So, what are you waiting for? Give it a spin!

curl -L | sh

Or using wget:

wget -O - | sh

Well worth a try!

PHP CLI commands in Debian

This problem was infuriating. After having upgraded my Vagrant Box to run PHP 5.6, I was looking forward to trying out phpdbg, the new built in debugger that ships with PHP 5.6.

It turns out that Debian use their own moronic naming system for their PHP package commands. I was typing in phpdbg into the shell, and all I got in return was ‘command not found’.

I tried sudo apt-get install php5-phpdbg, yet it told me that it was already the latest version!

I eventually found it in the /usr/bin folder, under the name php5dbg. Why?

For reference, you can run this command to help find it: (if dpkg is installed)

dpkg -L <pkgname> | grep '/bin/'

What a waste of time, I hope this helps someone.

Fixing the Shellshock Vulnerability

While I was on holiday in Andalucia (Olé!) a vulnerability was found for the Bash shell, called Shellshock (or BashDoor).
So you’ll be wanting to secure yourself up then. First up, lets see if you are vulnerable:

env x='() { :;}; echo vulnerable' bash -c "echo this is a test"

If the output contains ‘vulnerable’, then you need to fix it. If not, you’re all good. To fix it:

sudo apt-get update
sudo apt-get -s upgrade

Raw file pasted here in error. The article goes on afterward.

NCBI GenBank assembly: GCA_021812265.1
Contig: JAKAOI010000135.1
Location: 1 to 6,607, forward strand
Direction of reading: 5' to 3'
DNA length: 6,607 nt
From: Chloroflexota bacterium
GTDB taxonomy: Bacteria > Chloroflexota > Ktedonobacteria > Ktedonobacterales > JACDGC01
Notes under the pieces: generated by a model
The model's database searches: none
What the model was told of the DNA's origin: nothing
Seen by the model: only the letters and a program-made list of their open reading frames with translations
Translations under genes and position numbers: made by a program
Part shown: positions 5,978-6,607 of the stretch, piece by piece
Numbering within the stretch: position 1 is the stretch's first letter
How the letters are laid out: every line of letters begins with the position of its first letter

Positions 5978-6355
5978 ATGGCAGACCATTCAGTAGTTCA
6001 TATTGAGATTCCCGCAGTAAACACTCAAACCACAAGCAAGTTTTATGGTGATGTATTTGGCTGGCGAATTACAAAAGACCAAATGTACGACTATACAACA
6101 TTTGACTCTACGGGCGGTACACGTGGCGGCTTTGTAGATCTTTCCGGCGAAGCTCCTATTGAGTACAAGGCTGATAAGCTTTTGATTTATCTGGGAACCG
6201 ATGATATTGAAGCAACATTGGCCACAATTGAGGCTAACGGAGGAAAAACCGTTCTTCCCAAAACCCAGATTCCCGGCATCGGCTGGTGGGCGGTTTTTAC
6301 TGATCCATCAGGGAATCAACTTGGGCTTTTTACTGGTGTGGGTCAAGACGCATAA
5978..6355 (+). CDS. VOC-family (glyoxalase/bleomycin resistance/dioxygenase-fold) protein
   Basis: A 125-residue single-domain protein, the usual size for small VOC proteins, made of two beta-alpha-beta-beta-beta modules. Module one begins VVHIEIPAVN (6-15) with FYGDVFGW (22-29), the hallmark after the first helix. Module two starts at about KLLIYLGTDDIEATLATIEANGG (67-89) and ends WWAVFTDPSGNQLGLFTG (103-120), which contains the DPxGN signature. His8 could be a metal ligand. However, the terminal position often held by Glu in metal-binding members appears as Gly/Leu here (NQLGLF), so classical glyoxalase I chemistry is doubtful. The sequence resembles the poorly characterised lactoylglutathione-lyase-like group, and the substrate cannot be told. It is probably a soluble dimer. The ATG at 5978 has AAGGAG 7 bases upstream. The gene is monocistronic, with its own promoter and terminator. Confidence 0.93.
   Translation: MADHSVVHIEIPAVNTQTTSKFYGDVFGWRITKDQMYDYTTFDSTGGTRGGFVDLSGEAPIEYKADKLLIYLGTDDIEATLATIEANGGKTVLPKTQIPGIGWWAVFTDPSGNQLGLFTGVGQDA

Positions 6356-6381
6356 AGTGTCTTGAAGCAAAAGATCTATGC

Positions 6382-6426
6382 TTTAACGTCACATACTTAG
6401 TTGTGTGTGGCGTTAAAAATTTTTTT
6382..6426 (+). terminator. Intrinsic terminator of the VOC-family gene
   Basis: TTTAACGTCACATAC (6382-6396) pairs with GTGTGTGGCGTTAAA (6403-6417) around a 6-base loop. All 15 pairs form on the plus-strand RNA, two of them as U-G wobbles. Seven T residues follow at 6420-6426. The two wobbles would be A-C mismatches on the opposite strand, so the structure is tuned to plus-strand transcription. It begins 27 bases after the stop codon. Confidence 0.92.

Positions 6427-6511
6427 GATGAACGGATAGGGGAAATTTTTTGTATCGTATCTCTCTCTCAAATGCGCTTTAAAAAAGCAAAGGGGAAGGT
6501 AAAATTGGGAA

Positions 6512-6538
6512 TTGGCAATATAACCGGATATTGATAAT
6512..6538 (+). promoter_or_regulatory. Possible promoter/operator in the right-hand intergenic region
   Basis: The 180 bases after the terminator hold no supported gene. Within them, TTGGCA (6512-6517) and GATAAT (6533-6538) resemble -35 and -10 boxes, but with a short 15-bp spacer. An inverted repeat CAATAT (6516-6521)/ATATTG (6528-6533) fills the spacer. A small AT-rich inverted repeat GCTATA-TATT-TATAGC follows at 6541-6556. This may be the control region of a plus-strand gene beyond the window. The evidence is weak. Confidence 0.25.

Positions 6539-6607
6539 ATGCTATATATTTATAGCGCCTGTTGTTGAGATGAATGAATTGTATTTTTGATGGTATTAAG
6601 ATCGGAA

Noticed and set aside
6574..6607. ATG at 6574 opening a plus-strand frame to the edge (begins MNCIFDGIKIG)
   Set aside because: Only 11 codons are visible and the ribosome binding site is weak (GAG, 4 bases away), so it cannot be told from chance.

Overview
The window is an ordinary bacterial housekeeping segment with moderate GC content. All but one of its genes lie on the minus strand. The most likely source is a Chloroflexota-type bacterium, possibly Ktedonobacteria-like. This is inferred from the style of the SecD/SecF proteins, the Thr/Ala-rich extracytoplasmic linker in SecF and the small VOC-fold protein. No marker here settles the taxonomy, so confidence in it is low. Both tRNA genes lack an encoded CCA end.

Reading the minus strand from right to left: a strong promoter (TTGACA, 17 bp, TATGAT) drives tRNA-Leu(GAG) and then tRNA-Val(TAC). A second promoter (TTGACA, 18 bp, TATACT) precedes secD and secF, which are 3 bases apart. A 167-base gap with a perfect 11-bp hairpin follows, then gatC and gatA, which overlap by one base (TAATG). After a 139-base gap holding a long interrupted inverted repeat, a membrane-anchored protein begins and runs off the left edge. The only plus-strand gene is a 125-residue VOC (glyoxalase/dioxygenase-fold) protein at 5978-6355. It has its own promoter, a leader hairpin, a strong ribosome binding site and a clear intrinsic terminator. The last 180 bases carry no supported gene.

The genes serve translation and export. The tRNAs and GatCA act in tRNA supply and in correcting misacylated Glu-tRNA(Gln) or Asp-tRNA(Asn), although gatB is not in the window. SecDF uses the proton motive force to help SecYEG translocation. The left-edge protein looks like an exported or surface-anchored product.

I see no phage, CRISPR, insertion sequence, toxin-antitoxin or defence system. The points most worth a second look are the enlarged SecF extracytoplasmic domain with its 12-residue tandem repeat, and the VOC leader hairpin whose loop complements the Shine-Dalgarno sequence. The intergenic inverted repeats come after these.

sudo apt-get  upgrade

Now get back on with your work! 😉

So I pushed my changes to the production repository, only to discover that Memcache wasn’t installed on the server at work (a cPanel installation running over CentOS(6 i think)). Time to install it then!

in the terminal, get memcached installed. Nice n easy.

sudo yum install memcached

Then launch it!

memcached -d -u nobody -m 512 -p 11211

Then install memcache PHP extension. You do this in cPanels WHM. Search module installers in WHM

In Find a PHP Pecl, type memcache, and get it installed! You may or may not have to restart apache, but go to a phpinfo() and you should now see it running on your system!

See my previous post for how to use memcache in your PHP 🙂

cd-ing into a directory then running ./command, or worse yet, php command.php, sucks!
As an example, I wanted to run the doctrine command from anywhere.
I already have composer installed globally, and no longer have to type php composer.phar, but I haven’t blogged it since it was pretty easy, but anyway here it is:

curl -sS | php
 sudo mv composer.phar /usr/local/bin/composer

Then you can just type composer from anywhere. If you already have composer you should run sudo composer self-update. Anyway on to our php binaries (Doctrine, PHPUnit, Behat, you name it). If it’s a fresh install of composer you should see when you type composer global install:

Composer could not find a composer.json file in /home/username/.composer

Now we know where we can create our composer.json. Go to the sites for the packages you would like and copy paste the require field info; Here is Doctrine’s:

       "doctrine/dbal": "2.3.4",
       "doctrine/orm": "2.3.5"

Now run composer global install and it will install in /home/username/.composer/vendor. The bin folder is inside that. Lastly we need to have our bin path set in our PATH environment variable, so the system knows to check that folder for a binary matching the command’s name. edit ~/.bashrc (it could be .bash_profile or something similar). At the end, paste this in:

export PATH=$PATH:/home/username/.composer/vendor/bin

now exit the shell and open a new terminal up and log back in. you can now type doctrine into the command line and lo and behold, your composer executables are rocking!